Photo: Justin R. Noe/ASP, Inc.

Gloomy Grand Prix for Kimball and Power at Birmingham

By Luis Torres, Staff Writer

Torrential rain provided damped spirits for both Charlie Kimball and Will Power, as separate incidents dashed their afternoons during Sunday’s portion of the Honda Indy Grand Prix of Alabama at Barber Motorsports Park in Birmingham.

Rain was expected to plow the 2.3-mile road course without much leeway that it’ll light up, forcing the Verizon IndyCar Series to move its starting time to 3:08 p.m. EST. The brave 23 drivers accepted the daunting challenge and once the race went green after the opening lap, the action intensified.

The Grand Prix remained green until Lap 12 when Carlin Racing driver Charlie Kimball spun in Turn 17 and made contact towards the armco barrier.

Kimball coasted his right side damaged No. 23 Tresiba Chevrolet, but radio communications indicated it went under anti-stall, and his car laid to rest in Turn 5.

The helpless Kimball forced IndyCar to bring out a full course caution to move his car out of the circuit, as his afternoon was over and finished 23rd, his first retirement since Texas Motor Speedway last June.

Ed Jones, who was running behind Kimball, said the lack of visibility might’ve caused contact between the two, but wasn’t certain if that was the case. Kimball felt otherwise, blaming Jones for dumping him to end his afternoon.

“I was just going through the corner and he ran into the back to me and apparently the stewards reviewed it and no action taken,” said Kimball. “I vehemently disagree with that because when you’re driving your race, especially in the wets, you got to be conscious where the other are.

“Yeah, it’s hard to see, but at the same time, that’s just a dumb move. He’s not a rookie anymore and needs to not be making rookie mistakes like that.”

Jones continued the race, but later fell out of the race due to a mechanical gremlin and wound up in 20th.

For the second time in the last three races, Power’s 2018 campaign took another steep hit.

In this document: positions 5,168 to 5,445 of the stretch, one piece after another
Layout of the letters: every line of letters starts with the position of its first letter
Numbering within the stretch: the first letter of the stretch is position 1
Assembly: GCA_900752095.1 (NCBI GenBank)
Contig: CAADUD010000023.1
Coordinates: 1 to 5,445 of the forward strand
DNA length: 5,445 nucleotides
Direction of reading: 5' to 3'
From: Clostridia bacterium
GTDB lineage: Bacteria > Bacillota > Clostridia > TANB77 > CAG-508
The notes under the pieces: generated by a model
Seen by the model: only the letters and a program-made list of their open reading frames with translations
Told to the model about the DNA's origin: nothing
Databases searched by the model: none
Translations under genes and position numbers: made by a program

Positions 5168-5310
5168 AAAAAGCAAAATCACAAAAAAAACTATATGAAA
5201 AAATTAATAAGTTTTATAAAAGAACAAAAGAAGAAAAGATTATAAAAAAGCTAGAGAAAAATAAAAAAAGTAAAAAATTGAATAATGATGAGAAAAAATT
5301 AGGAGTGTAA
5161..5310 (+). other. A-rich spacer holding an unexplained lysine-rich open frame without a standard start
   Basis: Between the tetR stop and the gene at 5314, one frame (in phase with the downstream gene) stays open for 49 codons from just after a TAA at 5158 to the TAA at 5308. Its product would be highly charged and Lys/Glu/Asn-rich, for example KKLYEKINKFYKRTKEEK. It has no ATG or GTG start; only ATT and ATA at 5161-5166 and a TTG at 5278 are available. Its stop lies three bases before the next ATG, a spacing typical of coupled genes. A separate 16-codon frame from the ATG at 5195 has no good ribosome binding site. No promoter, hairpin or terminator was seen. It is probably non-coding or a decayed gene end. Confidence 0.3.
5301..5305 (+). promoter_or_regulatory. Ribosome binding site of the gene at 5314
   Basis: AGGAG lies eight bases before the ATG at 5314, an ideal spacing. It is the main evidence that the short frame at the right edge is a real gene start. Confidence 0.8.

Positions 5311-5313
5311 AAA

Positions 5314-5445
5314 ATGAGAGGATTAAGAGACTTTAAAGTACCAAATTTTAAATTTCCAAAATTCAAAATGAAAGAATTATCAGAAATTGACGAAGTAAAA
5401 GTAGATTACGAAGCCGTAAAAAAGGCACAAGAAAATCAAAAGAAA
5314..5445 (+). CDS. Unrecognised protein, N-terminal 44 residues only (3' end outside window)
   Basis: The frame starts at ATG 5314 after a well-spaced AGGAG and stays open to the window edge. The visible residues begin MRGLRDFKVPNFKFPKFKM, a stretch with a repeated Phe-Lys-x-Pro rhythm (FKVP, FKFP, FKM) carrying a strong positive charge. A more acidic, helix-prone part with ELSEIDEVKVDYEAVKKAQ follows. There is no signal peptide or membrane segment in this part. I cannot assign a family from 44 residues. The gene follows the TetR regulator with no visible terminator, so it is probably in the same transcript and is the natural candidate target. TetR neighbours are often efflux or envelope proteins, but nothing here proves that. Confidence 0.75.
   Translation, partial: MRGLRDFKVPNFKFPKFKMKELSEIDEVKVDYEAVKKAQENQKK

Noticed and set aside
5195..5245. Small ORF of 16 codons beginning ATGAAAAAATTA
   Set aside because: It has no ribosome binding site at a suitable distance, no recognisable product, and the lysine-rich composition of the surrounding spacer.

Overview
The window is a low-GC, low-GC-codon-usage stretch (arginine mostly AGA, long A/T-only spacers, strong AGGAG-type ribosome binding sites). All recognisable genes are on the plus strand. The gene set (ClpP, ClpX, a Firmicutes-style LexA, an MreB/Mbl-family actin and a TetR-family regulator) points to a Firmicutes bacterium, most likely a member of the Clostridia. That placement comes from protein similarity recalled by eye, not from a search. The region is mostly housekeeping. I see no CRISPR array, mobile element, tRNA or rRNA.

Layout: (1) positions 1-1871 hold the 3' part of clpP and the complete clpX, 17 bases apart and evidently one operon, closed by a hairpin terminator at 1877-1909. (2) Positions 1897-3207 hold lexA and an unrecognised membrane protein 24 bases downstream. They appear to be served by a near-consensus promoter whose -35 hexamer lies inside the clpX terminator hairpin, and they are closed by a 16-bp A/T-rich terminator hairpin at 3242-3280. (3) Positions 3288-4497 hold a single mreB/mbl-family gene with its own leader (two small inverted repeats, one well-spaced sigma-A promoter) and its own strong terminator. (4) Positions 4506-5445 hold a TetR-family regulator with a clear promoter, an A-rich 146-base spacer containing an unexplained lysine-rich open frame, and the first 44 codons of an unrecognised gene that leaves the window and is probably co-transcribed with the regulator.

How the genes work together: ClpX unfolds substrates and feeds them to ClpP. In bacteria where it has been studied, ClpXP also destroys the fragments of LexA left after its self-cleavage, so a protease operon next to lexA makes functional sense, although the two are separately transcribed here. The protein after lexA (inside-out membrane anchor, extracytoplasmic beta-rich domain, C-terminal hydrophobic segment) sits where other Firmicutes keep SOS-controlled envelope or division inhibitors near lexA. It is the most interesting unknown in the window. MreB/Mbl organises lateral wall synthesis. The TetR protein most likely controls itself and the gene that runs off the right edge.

The incident transpired right after teammate and race leader Josef Newgarden took the green flag on Lap 17, the front runners struggled on worsen track conditions, with puddles surrounding the frontstretch.

With visibility becoming obsolete, Power, who restarted in second, was quickly passed by both Sebastien Bourdais and Ryan Hunter-Reay. Consequently, his No. 12 Verizon Chevrolet hydroplaned and spun.

Power nearly collided with Hunter-Reay and hit the inside retaining wall. The left front of Power’s car sustained terminal damage as his car went to a complete stop at the exit of pit road.

A frustrated Power was vocal about the weather, citing he was disappointed the race restarted and having puddles at the wrong places.

“I couldn’t see a thing and I had one car in front of me,” said Power. “I had no control and spun. I just can’t believe they went to green on that with how bad it was with the amount of standing water. Very disappointing, but to me very dangerous.”

The accident dropped Power from eighth to tenth in the standings heading into the month of May at Indianapolis.

“It’s very frustrating, but I don’t know what you do in that situation,” said Power. “If you completely back off, someone will hit you and becomes really dangerous and if you try to keep your throttle in it, you spin like I did. It’s just a really difficult situation to be put in. Just frustrating and we’ll move on to the next one.”

Mother nature humbled the circuit, postponing the race to Monday after two red flag conditions.

Once the race resumed, Power returned to the track and gained one spot to finish 21st after Max Chilton faced mechanical problems during the pace laps.

Power completed 53 of 82 laps before retiring for good, receiving his second retirement of the season.

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From the Pacific Northwest, Luis is a University of Idaho graduate with a Bachelor's degree in Broadcasting and Digital Media and a two-time National Motorsports Press Association award winner in photography. Ever since watching the 2003 Daytona 500, being involved in auto racing is all he's ever dreamed of doing. Over the years, Luis has focused on writing, video and photography with ambitions of having his work recognized.